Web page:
Rites and Ceremonies
Written by: Ted Vial
The Lord's Supper (or, Communion or, the Eucharist) has been particularly controversial in Methodism. John Wesley, an Anglican priest, believed that Christ was really present in the bread and the wine used to commemorate Jesus' last supper with his disciples.The Anglican Church doctrine follows that of John Calvin very closely here.The Articles of Religion state that "The body of Christ is given, taken, and eaten in the Supper, only after a heavenly and spiritual manner."Wesley argued that it should be celebrated weekly, though most Methodist churches celebrate it monthly or quarterly.
But the Lord's Supper has often been down played in Methodism because of Methodism's particular historical development.Methodism was spread by itinerant preachers, often not ordained (and therefore not able to bless the bread and wine and perform the Lord's Supper).It emphasized outdoor preaching and revivals in which a rousing sermon played the main role.It reached out to the lower classes and industrial masses often underserved by the Anglican Church.And so the Lord's Supper was often not celebrated, sometimes seemed less important than preaching, and often smacked of being "high church" rather than something with which most people could identify.Some Methodists call the table on which the sacrament is celebrated an "altar," because the ceremony commemorates the sacrifice of Jesus.Others reject the use of the word "altar" because it connotes priests making sacrifices to God, which would make the Lord's Supper a human work.Instead they argue that God needs nothing from humans, and grace flows from God to humans with no regard to human works or merit.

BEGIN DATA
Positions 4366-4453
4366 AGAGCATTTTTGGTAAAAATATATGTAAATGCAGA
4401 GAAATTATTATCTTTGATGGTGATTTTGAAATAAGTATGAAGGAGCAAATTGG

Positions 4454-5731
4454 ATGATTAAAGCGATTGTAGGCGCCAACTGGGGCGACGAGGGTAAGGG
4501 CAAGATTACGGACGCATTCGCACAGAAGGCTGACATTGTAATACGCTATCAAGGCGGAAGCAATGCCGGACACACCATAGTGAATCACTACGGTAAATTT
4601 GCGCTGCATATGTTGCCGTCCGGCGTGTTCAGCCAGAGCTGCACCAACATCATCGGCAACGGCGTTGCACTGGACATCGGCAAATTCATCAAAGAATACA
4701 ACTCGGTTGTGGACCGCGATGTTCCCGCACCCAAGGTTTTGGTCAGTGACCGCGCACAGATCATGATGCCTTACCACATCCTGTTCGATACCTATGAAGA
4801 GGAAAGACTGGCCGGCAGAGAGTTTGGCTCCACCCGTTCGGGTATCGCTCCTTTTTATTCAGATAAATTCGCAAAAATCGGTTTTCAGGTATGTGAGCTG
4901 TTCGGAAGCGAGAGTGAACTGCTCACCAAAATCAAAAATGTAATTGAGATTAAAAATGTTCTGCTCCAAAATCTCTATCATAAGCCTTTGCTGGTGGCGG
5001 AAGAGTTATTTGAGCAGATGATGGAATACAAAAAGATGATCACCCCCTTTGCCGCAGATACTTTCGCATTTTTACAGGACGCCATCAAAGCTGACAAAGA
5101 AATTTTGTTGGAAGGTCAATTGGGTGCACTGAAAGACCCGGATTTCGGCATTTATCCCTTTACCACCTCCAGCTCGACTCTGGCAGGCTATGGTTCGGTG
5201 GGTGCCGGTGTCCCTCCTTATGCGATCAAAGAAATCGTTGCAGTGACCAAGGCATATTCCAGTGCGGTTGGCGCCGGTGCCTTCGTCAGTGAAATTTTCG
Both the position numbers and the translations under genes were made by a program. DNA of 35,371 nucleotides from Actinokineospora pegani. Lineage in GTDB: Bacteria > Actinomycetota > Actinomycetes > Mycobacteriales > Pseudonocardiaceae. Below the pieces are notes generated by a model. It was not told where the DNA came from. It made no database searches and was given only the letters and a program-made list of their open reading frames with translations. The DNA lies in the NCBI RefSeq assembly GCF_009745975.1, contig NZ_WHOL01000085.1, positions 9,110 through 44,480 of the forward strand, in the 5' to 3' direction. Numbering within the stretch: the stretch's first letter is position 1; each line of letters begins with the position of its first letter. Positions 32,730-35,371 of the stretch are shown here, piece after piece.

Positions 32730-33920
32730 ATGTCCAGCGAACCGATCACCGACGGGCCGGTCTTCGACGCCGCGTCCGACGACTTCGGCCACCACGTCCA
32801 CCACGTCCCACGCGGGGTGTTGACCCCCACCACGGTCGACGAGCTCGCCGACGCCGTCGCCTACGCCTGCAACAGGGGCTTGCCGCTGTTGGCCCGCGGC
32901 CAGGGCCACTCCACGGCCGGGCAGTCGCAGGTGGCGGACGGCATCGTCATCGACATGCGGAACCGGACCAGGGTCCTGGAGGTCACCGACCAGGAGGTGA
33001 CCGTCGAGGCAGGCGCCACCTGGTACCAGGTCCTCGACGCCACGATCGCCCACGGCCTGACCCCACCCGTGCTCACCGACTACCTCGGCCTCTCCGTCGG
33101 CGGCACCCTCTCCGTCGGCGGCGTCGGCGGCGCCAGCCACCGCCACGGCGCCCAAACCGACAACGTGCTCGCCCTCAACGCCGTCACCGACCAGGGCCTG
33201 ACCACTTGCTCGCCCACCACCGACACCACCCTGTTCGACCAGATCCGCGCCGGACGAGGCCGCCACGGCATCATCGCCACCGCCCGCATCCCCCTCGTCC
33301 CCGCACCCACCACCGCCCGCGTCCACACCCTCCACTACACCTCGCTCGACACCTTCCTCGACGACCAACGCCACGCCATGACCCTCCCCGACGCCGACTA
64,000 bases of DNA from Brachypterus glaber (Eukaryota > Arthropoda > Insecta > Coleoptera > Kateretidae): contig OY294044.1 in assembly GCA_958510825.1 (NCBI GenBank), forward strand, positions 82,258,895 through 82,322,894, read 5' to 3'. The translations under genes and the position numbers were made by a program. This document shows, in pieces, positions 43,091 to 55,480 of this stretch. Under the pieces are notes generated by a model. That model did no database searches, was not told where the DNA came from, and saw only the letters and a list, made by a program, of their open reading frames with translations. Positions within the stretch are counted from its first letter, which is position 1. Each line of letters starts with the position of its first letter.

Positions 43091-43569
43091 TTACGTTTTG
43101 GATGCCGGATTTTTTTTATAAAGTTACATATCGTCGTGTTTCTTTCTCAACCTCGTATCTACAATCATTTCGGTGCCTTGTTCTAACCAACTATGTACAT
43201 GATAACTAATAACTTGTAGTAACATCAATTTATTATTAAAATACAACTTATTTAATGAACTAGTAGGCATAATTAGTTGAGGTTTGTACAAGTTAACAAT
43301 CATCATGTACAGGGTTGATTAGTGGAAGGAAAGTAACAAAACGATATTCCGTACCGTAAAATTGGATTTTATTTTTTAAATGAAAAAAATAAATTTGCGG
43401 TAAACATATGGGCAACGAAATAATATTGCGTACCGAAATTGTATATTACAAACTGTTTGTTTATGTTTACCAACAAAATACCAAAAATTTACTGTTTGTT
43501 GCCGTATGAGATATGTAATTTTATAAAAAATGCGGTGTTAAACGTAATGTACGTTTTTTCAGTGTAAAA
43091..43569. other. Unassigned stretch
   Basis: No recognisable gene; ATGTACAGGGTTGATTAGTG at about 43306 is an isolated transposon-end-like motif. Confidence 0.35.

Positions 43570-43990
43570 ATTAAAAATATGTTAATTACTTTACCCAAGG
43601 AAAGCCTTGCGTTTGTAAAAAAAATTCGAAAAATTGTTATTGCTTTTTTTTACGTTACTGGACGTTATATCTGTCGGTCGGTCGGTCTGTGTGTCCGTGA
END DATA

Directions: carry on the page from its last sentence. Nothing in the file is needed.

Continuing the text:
1. How are Sunday ceremonies structured?
2. What actions are considered Methodist rites?
3. Describe Methodism's understanding of baptism.
4. How has tradition shaped Methodism's understanding of the Lord's Supper?